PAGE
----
– Who to Pitch: Predictive technology primarily uses external signals like a prospect’s website browsing, social media activity, company firmographics, industry news, and even local weather conditions to predict which prospects will be receptive to your pitch and when.
– What to Pitch: Predictive technology uses a mix of internal and external signals like CRM/CSM/MA data, product usage, past buying behavior and responses to pitches to suggest what products and messaging will advance a prospect or customer.
Answering ‘Who to Pitch?’
Technologies like Lattice Engines, Neuralytics from InsideSales.com, 6Sense, Infer, and SalesPredict consume signals to identify which buyers a prospect should focus on. A sales person may have hundreds or even thousands of leads to filter through. Rather than gut-checks or brute force to prioritize leads and opportunities, these technologies score who to pitch next based on how a given prospect’s signals compare with other prospects conversion success.
These vendors’ software construct models that are unique to your organization, weighting different signals based on their predictive power. As your company processes more and more leads, the predictive model adapts to the new data. It constantly adjusts to the new situation to help sales teams focus on the people most likely to engage.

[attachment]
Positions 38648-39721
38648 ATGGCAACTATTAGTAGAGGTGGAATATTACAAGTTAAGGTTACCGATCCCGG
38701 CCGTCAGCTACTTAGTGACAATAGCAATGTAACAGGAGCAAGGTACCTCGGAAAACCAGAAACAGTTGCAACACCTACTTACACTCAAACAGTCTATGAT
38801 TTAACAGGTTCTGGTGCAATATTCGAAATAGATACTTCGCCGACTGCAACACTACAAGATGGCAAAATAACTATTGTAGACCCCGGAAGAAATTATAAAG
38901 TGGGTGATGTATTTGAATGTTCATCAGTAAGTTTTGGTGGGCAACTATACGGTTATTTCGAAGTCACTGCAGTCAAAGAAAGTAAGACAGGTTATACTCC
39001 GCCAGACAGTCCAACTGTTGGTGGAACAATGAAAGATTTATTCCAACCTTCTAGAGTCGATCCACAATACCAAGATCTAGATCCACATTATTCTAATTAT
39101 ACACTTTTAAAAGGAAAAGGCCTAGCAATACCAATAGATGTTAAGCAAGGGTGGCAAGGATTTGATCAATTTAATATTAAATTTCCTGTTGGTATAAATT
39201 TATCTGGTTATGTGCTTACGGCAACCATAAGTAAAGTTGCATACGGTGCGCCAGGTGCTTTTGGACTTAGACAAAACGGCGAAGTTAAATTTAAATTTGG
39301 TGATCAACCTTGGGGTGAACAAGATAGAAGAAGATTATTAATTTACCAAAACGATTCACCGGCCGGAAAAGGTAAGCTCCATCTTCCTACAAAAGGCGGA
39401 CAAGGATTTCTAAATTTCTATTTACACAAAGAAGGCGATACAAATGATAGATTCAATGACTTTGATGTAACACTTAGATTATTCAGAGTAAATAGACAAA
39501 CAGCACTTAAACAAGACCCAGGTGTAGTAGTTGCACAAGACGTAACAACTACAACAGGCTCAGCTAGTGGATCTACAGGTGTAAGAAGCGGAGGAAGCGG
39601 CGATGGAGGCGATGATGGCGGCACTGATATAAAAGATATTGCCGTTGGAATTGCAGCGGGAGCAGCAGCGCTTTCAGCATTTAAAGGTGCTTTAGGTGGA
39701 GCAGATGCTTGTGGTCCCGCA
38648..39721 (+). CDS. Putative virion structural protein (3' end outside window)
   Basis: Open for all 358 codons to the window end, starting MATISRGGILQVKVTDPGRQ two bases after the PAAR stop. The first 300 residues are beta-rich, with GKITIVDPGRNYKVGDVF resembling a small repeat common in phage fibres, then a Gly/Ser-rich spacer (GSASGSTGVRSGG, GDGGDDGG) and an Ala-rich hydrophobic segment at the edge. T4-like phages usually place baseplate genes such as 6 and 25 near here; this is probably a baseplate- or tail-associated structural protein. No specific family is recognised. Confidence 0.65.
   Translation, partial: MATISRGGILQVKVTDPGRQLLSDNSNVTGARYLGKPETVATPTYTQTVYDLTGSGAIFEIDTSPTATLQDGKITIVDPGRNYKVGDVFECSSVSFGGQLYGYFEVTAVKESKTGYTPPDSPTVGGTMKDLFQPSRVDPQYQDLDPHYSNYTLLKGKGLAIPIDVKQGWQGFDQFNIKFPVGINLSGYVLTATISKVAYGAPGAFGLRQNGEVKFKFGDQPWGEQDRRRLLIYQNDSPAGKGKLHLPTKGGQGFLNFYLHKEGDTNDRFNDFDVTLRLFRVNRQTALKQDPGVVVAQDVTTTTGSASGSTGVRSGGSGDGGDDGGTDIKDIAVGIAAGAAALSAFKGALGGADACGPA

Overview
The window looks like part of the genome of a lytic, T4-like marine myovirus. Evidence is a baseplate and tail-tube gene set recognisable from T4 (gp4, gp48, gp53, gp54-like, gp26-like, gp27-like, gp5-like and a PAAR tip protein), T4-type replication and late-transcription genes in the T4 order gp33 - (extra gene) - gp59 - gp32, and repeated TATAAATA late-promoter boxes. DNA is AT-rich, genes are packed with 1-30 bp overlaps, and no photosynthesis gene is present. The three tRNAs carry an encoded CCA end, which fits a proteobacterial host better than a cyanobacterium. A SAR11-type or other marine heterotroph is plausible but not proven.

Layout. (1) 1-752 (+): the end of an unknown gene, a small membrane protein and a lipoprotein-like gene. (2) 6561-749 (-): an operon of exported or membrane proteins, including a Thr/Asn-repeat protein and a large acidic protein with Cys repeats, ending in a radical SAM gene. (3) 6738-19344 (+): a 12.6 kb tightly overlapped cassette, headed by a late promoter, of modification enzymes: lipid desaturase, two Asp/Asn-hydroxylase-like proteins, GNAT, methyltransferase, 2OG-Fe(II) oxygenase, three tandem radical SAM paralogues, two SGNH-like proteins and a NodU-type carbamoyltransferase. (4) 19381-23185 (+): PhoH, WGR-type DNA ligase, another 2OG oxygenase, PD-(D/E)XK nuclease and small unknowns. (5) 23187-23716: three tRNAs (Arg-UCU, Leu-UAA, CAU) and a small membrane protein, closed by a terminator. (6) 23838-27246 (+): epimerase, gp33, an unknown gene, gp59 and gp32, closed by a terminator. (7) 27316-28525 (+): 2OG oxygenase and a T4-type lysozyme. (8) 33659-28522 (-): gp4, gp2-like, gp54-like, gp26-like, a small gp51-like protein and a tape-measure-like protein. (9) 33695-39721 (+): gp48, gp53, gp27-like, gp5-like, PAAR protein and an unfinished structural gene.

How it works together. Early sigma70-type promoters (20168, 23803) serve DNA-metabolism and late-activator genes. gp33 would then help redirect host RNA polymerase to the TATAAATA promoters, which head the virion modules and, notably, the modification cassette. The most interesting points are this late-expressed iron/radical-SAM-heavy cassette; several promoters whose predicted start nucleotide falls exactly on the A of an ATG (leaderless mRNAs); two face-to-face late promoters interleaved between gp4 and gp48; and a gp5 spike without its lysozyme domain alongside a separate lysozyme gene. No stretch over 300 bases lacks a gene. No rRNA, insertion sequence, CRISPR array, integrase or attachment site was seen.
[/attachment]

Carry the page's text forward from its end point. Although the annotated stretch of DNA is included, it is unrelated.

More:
Answering ‘What to Pitch?’
Once a sales person gets a lead on the phone, or engages a prospect, or speaks to an existing customer they’re just part of the way there. The challenge of knowing what to pitch that prospect remains. So what will work?
There’s no one-size-fits-all for prospects. A sales person can’t say the same thing to every prospect and expect the same results. Predictive technology looks at contextual data about the sales situation, as well as behavioral data like which messages and content were compelling to similar prospects. Is there effective messaging for the given persona and/or industry? Did a particular sales play overcome a competitive threat? Did a piece of content help build a better business case?
At the same time, your buyer is not going to purchase just any SKU that the sales person pushes across the table. Certain products are more likely to be purchased based on the prospect’s past buying behavior when compared to others in similar situations. Predictive technology correlates these buying experiences and recommends to sales people what products they should pitch.
Decision Support for Sales People
The power of predictive is to reduce the complexity of the modern sales process. It helps sales people focus where they can add the most value – by speaking to people that are most likely to buy and offering them products and positioning that are most likely to solve their pain. Difficult decisions about who and what to pitch can be supported by technology based on likelihood of conversion. That gives sales leaders a radically powerful tool to focus their teams on transactions that are most likely to happen for the most amount of return.